Ford Econoline
Ford F150 5.0L / 5.8L
Water Pump Repair


The following is a step-by-step guide to removing and replacing a failed water pump on 1994 to 1997 model Ford Econoline Van with either a 5.0L or 5.8L V8 engine. The procedures should also be useful for repairing 1987-1993 model year E150/E250 vans as well as Ford F150/F250 pickups equipped with the 5.0L or 5.8L engine. The procedures outlined and the accompanying photographs cover the repair process from start-to-finish. Although not designed to be completely exhaustive in nature (i.e., idiot-proof), anyone with even modest mechanical skills and some relatively common tools should be able to readily accomplish the repair described. If you read through the described procedure before beginning and take your time performing the repair you can potentially save yourself hundred's of dollars in repair labor by doing this one yourself. If you do decide to take on the repair described here please drop us a line and give us some feedback on the content of this site. We're always trying to improve our content and we love getting feedback from fellow Do-It-Yourselfers

It is assumed at this point that you have clearly determined that your water pump does indeed need to be replaced. Before getting started, inspect the upper and lower radiator hoses first just to make sure it's not simply a ruptured hose. There are two heater hoses as well that might be leaking but you'll need to remove the air-intake system before being able to inspect these (if you are working on a F-150 pickup you can inspect the heater hoses without removing anything). Having said all that, if your van (or truck) is leaking coolant from the front center of the engine you probably have a bad water pump. The water pump has a weep hole in its shaft that is designed to leak slowly (or weep) when the pump seal is failing. If it's leaking it needs to be replaced pronto.

This particular Ford water pump design also sometimes leaks due to gasket failure. This design has 2 gaskets; one between the pump backing plate and the timing chain cover and one between the pump and the backing plate. It's not uncommon on this design for one of the gaskets to be leaking even when the pump is not bad. In any event, you have to perform essentially the same procedure whether it's your pump or just your gasket(s). Given the level of effort to perform this procedure (especially on a van) we recommend replacing the water pump even if the problem is only a leaking gasket (unless you're just especially confident your old water pump is going to last a good long while).

Getting Started

The first thing you will need is a replacement water pump. You can get new or rebuilt units for less than $40 at any major auto parts store. We chose to go with a new pump versus rebuilt one because the there was less than $10 cost difference and it came with a longer warranty. That said, the cost of this repair, if you hire someone to do it for you, is mostly in the labor so a warranty on the pump doesn't do you much good unless you plan to do the the work yourself. The water pump comes with new gaskets; there are 2 of them on this design. You'll also need to buy some gasket dressing / gasket sealant if you don't already have some. If you water pump has been leaking for an extended period of time you may also need a new timing chaing cover as the sealing edges can get corroded and the new pump may not seal properly.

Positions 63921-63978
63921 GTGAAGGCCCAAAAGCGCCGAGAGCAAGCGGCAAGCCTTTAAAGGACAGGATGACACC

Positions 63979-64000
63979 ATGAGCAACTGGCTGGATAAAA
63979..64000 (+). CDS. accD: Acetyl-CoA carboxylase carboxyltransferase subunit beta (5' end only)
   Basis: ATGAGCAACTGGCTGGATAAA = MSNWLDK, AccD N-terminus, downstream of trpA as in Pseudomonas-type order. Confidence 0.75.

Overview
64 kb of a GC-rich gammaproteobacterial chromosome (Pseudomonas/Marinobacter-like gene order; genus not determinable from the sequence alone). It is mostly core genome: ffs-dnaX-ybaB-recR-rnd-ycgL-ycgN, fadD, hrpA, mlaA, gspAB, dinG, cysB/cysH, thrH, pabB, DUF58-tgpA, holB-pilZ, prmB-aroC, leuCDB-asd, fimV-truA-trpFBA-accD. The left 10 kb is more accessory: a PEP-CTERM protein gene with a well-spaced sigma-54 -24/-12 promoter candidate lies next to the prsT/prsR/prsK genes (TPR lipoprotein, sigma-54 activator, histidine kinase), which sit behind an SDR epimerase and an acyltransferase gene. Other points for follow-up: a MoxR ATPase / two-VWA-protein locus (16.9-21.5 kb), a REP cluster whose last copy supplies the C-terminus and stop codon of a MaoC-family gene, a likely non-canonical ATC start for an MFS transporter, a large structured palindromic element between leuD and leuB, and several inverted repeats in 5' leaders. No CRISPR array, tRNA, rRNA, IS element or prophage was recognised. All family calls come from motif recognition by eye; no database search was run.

Below are some possible sources for the parts you may need...

Tools & Supplies

You can save yourself some time and frustration if you get the tools and supplies you'll in order before you get started on the actual repair work. Most of the tools you'll are common-place and you probably already have them in your toolbox. There are no special tools required for this repair.

Tools & Supplies You'll Need...
  • 8mm socket
  • 13mm socket
  • 14mm deep-well socket
  • 15mm socket
  • 16mm deep-well socket
  • 11mm wrench (shirt-shaft preferably
  • 3/8" drive ratchet
  • 1/2" drive ratchet
  • Palm-sized combo 1/4" - 3/8" drive ratchet (highly recommended)
  • 3/8" drive extension
  • Flat-blade screwdriver
  • Gasket scraper
  • One tube of gasket dressing / gasket sealant (hi-tack type recommended)
  • One tube thread lock (LoctiteŽ) compound
  • Antifreeze (2 gallons)
  • A 2-3 gallon drain pan (or bucket)
Caution -

Make sure that the engine is completely cool and that there is no pressure in the cooling system (radiator) before starting this repair.

Looking Under The Hood...

The picture below will help you familiarize yourself with some of the components you'll be working with. These are pictures from a 1994 Ford E150 5.0L but the items look similar on many of the other models. Some newer models may have an additional plastic cover or "shroud" that hides the top of engine. Once removed, you'll see a similar picture to the ones below.

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